William Richards


The schoolmaster, butcher and baker who met a ‘barmy’ end.

On 19 November,1880, William Richards and his granddaughter, Annie, walked into St David’s Station, Exeter in time for the 4.08pm train back to Lapford. They were expected home for supper.

But as the Lapford train drew out of the station they were not on board. William’s motionless body lay flat on the cold stone platform; unconscious; his spine fractured; his head bleeding. 12-year old Annie was distraught. She had witnessed a horrific accident from which her grandfather would not recover. William died in hospital two days later.

The coroner was informed that William was Lapford’s baker and that his death had involved a barrel of brewers’ yeast purchased to bake the village’s bread. So, what strange circumstance befell William?

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1.William’s life in Lapford

William was born in 1821 to Lapford butcher, Thomas Richards and Mary (nee May). The family home was Park Meadows a 1½ acre plot with fine views towards Dartmoor. It ran from the end of Rattle Street (now Park Lane) along Eastington Lane and included the land on which Lapford Congregational Church now stands. William’s father rented the plot’s three houses clustered together at the end of Rattle Street where a block of garages now stands.

In the mid C19 this part of the village was home to a number of closely related “dissenter” families including the Challices, Clarkes, Howards and Richards—families characterised not only by their non-conformist religious beliefs but also their industrialism. They were Lapford’s butchers, bakers and machinery-makers! William’s father probably worked alongside butcher Samuel Challice and in 1843 William married Samuel’s daughter Mary Challice. It was one of several marriages between the Richards and Challice families.

William worked as schoolmaster, probably in Lapford’s “British School” which promoted non-conformist ideals and was established in competition to the church-funded National School. Census records suggest that it was located somewhere in the vicinity of William’s home. William’s sister and aunt also taught there. The school ran from about 1850 to 1870.

In the late 1850 most of William’s close family left for Bristol (see section 2 below) and he was left to run his father’s butchering business. It is not known whether William also continued to teach in the school.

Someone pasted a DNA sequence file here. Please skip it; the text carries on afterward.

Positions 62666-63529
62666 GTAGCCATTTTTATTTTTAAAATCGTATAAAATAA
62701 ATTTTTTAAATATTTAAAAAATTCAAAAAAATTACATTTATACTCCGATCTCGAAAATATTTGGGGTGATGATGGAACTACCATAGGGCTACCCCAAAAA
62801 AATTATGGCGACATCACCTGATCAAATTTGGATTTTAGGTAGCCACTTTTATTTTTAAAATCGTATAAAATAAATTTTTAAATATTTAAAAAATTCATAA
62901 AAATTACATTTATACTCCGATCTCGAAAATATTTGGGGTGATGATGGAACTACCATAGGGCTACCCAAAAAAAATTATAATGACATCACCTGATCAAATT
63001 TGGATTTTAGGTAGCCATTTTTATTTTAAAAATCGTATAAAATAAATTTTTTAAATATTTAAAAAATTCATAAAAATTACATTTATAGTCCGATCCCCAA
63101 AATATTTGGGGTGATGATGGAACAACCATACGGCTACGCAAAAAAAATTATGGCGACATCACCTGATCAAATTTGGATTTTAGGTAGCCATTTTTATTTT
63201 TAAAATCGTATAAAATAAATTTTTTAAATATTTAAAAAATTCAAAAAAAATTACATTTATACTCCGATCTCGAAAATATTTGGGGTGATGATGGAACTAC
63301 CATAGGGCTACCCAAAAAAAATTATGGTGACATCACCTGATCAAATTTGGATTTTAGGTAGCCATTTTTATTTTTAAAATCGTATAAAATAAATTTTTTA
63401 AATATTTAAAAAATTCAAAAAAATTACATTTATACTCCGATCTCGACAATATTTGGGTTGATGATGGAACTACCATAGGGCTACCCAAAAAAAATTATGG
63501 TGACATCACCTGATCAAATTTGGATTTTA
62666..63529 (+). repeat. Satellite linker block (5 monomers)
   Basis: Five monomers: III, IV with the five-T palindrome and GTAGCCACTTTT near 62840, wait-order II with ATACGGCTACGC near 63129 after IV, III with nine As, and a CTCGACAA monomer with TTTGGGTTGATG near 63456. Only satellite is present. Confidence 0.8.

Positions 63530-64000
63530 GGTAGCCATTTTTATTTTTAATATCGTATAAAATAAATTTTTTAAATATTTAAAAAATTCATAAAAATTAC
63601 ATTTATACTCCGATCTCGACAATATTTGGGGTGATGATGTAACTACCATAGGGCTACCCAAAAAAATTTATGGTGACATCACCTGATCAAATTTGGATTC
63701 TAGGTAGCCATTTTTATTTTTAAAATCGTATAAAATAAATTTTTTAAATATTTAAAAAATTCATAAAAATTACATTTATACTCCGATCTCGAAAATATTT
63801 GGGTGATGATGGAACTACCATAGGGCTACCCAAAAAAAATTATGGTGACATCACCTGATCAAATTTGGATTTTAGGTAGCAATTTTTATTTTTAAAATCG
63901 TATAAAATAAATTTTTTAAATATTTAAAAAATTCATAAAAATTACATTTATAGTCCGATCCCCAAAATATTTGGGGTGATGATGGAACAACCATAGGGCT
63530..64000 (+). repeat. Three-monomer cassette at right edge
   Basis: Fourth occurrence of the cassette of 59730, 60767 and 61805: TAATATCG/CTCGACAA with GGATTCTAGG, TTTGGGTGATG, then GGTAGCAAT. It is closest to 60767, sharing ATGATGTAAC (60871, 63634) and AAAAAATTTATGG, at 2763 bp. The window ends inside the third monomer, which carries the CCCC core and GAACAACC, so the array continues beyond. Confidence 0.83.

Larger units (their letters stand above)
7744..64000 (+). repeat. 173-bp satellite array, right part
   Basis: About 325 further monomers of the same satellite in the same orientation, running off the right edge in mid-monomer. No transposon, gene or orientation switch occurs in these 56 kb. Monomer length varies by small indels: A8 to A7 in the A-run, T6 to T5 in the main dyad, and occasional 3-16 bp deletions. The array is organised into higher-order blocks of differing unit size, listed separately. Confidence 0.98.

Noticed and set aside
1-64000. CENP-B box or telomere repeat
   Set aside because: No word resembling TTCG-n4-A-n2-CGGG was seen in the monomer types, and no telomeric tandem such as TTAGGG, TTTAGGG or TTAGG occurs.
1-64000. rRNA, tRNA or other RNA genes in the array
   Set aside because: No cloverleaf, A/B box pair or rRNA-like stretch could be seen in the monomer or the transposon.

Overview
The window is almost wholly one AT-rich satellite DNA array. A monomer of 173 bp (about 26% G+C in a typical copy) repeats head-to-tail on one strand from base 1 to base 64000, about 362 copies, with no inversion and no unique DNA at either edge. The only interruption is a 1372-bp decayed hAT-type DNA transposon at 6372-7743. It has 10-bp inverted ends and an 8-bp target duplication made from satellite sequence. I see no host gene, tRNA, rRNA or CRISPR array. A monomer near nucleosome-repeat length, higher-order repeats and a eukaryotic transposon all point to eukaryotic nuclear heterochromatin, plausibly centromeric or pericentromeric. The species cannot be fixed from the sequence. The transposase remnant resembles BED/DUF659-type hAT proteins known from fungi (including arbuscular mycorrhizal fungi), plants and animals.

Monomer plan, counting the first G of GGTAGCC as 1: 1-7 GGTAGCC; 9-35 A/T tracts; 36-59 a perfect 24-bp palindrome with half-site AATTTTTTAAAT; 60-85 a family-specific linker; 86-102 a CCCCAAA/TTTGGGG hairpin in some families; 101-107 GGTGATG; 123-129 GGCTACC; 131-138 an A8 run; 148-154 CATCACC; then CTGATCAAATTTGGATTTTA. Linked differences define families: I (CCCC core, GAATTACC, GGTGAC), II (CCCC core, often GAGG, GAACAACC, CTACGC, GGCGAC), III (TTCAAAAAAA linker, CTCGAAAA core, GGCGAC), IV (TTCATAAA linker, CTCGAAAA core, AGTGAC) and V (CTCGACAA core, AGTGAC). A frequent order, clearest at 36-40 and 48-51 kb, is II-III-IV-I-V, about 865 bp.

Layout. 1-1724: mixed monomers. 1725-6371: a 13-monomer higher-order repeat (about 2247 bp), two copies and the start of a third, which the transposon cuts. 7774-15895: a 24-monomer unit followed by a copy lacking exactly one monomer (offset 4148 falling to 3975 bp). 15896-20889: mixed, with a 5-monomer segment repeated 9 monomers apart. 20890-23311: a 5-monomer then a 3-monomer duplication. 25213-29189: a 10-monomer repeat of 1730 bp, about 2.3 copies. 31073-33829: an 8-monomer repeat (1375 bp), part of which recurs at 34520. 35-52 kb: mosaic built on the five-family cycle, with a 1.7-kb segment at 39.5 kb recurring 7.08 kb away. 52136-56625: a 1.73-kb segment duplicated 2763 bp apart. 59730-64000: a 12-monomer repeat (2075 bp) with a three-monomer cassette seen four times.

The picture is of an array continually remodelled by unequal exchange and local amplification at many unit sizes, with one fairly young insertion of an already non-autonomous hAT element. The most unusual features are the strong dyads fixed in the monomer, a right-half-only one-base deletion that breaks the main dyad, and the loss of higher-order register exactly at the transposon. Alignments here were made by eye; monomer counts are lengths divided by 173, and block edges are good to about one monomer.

William and Mary had eight children before Mary’s death in 1870, aged 50. They were presumably taught at Lapford British School (none of the children appear in the registration books of Lapford National School ). It may not be uncoincidental that the British School closed around the time of Mary’s death.

In 1871 William married a recently widowed neighbour, Harriett Heal, whose husband had run the bakery on the corner of Rattle Street. It seems that William moved from butcher to baker taking over the Heal business. He remained village baker for 9 years up until his fatal accident.

2. The rise and fall of an old village family

The Richards family had Lapford origins dating back to the C17. William lived during something of heyday for the village family. His father and three brothers had 27 children and family businesses were established to employ them: cordwaining, carpentry, wheelwrighting and butchering.

The village censuses of 1851 and 1861 show the Richards to be a prevalent, industrious and well-connected village family. However, the serge weaving industry was in rapid decline and the village was insufficiently prosperous to support large families. Moreover this was the period when religious disputes between Lapford’s infamous ruffian parson, Rev John Radford, and dissenting families like the Richards were common. Tensions were high.

Some of the Richards family saw better opportunities outside of Lapford and around 1857 there was something of a family exodus. William stayed in Lapford but his father, mother, three brothers, sister, eldest daughter and a close cousin all left for Bristol.

The graph below shows the family’s rapid decline in Lapford. This was partly due to the lure of towns but genetics also played a hand with a prevalence of female children; 6/8 of William’s children were female; all moved out of the village into service rolls; all remained spinsters.

3. The ‘barmy’ circumstances of William’s fatal accident

The events leading to William’s death were revealed on 22 November 1880 (the day after his death) at an inquest held at Topsham Inn, Exeter.

William was in need of yeast to bake the village bread and he headed into Exeter to collect some from the City Brewery. Louis Pasteur had discovered the role of yeast three decades previously but commercially manufactured bakers’ yeast was still a new concept. It was therefore commonplace for village bakers to use ‘brewers’ yeast’ found in frothy balm created on the surface of fermenting beer. The success of balm could be unpredictable—hence the word balmy—but its flavour was much sweeter than bakers’ yeast. Bread made from brewers’ was probably preferred by traditional Lapford palettes.